Berliners on the Warta

In the closing bars of The Master-Singers of Nuremberg, Wagner praises the sanctity of German art in the voice of the choir. For long centuries, such art has indeed been a benchmark for the rest of Europe, the German mastery of the arts being admired (and at times envied) by artists and art lovers alike. An opportunity to find out just how good German art really is will present itself on 10 December.

Picture of a violinist - a man holding violin in his hands. - grafika artykułu
Daniel Stabrawa, photograph: Jim Rakete

One of the latest projects by the Poznań Philharmonic is a series of concerts featuring outstanding musicians associated with the Berlin Philharmonic. The common thread that ties the concerts together, which is the affiliation of all the musicians with the Berlin Philharmonic, does not mean that all of the artists are going to be German. In fact, the series is an opportunity to see people from various parts of the globe perform on stage. The first concert features Mari Eriksmoen, a Norwegian soprano know for touring the world, Daniel Stabrawa, a long-time concertmaster with the Berlin Philharmonic, and Piotr Maćkowiak, an oboist associated with the Poznań Philharmonic (who will play English horn during one of the concerts). The Poznań Philharmonic Orchestra will be conducted by Eivind Gullberg Jensen, an artist with vast experience working with German orchestras.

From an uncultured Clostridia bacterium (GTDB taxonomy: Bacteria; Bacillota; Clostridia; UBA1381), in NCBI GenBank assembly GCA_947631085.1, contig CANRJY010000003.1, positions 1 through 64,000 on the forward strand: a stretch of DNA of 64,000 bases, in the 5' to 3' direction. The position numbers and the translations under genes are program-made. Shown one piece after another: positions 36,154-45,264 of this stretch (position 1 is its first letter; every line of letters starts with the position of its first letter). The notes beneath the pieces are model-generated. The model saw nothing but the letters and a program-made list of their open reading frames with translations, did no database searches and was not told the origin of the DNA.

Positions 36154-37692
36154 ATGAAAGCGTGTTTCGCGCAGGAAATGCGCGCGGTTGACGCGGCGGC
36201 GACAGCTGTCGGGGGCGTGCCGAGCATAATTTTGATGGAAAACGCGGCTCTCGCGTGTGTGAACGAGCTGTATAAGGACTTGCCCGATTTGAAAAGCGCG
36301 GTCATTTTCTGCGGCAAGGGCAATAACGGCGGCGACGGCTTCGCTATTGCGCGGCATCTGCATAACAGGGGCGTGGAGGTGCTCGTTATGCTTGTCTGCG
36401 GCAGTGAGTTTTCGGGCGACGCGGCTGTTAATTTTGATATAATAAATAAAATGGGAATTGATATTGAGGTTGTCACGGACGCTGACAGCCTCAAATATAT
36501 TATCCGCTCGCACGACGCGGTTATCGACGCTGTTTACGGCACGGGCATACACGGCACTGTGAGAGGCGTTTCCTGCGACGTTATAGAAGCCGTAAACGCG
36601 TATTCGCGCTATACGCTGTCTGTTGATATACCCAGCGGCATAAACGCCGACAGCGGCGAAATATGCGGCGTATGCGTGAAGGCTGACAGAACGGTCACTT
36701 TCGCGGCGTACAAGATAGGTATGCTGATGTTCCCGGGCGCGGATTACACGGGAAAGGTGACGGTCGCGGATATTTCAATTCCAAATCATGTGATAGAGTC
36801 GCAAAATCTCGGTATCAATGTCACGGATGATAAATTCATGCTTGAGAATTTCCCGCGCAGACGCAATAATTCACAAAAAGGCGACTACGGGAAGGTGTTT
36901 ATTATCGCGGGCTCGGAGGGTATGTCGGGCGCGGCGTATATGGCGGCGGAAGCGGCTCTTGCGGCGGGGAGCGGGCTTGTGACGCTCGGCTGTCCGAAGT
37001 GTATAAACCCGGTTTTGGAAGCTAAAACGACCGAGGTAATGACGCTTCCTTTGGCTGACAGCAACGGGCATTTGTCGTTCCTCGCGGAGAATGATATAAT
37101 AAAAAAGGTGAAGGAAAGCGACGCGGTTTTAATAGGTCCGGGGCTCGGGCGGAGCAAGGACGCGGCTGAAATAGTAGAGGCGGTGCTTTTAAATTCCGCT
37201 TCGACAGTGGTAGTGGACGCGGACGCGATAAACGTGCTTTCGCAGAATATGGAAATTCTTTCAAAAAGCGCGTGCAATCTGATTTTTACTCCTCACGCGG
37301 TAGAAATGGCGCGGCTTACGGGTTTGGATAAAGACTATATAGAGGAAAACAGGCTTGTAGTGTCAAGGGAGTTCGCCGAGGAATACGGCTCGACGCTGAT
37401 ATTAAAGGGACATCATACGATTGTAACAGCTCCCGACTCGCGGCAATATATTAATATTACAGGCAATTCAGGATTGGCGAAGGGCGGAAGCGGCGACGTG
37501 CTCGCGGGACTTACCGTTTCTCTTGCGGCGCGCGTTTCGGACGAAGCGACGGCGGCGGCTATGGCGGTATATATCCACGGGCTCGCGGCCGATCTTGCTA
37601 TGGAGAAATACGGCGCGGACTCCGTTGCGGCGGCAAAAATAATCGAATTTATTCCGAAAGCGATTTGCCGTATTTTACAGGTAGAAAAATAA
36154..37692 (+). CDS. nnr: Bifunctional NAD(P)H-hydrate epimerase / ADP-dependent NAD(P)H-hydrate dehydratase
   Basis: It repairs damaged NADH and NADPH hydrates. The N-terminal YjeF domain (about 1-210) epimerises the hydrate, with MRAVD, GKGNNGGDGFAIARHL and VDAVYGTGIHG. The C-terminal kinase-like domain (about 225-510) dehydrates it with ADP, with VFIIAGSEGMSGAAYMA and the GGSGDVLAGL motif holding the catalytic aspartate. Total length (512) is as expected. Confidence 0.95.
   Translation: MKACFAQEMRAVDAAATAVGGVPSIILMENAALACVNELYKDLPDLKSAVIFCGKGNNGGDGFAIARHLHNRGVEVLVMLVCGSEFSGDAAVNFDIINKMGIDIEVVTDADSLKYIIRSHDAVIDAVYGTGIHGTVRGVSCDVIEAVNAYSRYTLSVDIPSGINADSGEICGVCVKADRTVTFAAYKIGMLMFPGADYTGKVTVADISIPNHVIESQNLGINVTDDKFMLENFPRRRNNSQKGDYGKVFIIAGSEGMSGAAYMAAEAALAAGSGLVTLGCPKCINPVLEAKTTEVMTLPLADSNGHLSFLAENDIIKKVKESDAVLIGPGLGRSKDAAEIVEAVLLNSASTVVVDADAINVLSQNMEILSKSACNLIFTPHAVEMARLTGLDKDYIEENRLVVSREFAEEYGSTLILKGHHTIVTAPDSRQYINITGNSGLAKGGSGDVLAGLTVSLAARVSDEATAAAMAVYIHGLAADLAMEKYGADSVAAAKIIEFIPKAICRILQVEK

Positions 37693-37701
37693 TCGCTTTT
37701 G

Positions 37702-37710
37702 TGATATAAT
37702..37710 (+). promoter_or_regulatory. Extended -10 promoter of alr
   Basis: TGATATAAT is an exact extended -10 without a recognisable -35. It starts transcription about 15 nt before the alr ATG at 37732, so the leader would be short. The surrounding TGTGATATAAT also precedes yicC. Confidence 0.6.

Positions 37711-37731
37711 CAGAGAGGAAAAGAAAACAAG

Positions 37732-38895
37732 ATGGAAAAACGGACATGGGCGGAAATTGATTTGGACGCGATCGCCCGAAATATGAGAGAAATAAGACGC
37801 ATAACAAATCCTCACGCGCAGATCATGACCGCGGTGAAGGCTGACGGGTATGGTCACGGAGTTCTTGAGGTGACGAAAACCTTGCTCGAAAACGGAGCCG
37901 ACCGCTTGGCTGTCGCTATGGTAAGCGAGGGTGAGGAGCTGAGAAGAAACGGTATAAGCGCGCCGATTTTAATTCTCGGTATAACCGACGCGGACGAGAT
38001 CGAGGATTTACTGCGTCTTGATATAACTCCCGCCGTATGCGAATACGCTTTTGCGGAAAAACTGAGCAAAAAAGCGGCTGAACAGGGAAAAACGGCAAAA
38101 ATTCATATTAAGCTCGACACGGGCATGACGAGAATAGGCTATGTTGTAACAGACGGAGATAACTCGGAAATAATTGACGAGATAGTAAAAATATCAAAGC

The event's programme will likely satisfy both the fans of classical music and those of less known, but equally remarkable varieties. It includes Adagietto from Krzysztof Penderecki's opera Paradise Lost. Commissioned to mark the 200th anniversary of the independence of the United States, the piece is a voluminous sacro rappresentazione (a term used for medieval and renaissance religious theatre performances). Its libretto, based on a seventeenth-century poem by John Milton, describes the story of Adam and Eve immediately after their expulsion from the Garden of Eden and the reaction of angels and demons to the tragedy that struck the first people. The second piece is a song cycle by Benjamin Britten with verse and prose from Arthur Rimbaud's Les Illuminations, Op. 18 for string orchestra and high voice.

The performance will culminate with a composition that belongs to the purest of violin classics, Ludwig van Beethoven's Violin Concerto in D major, Op. 61. The unflattering early critical reviews about this 1806 piece (the concert was blamed for inconsistency and multiple repetitions of banal musical motifs) did not stop its rise to popularity and its inclusion in the canon of violin repertoire alongside other famous D major violin concertos (by Brahms and Tchaikovsky) and the Mendelssohn-Bartholdy's concerto in E minor.

Kamil Zofiński

translation: Krzysztof Kotkowski

  • Concert: Musicians of the Berlin Philharmonic in the Poznań Philharmonic, cond. by Eivind Gullberg Jensen
  • 10 December, 7pm
  • Adam Mickiewicz University Auditorium
  • Admission: PLN 40-65

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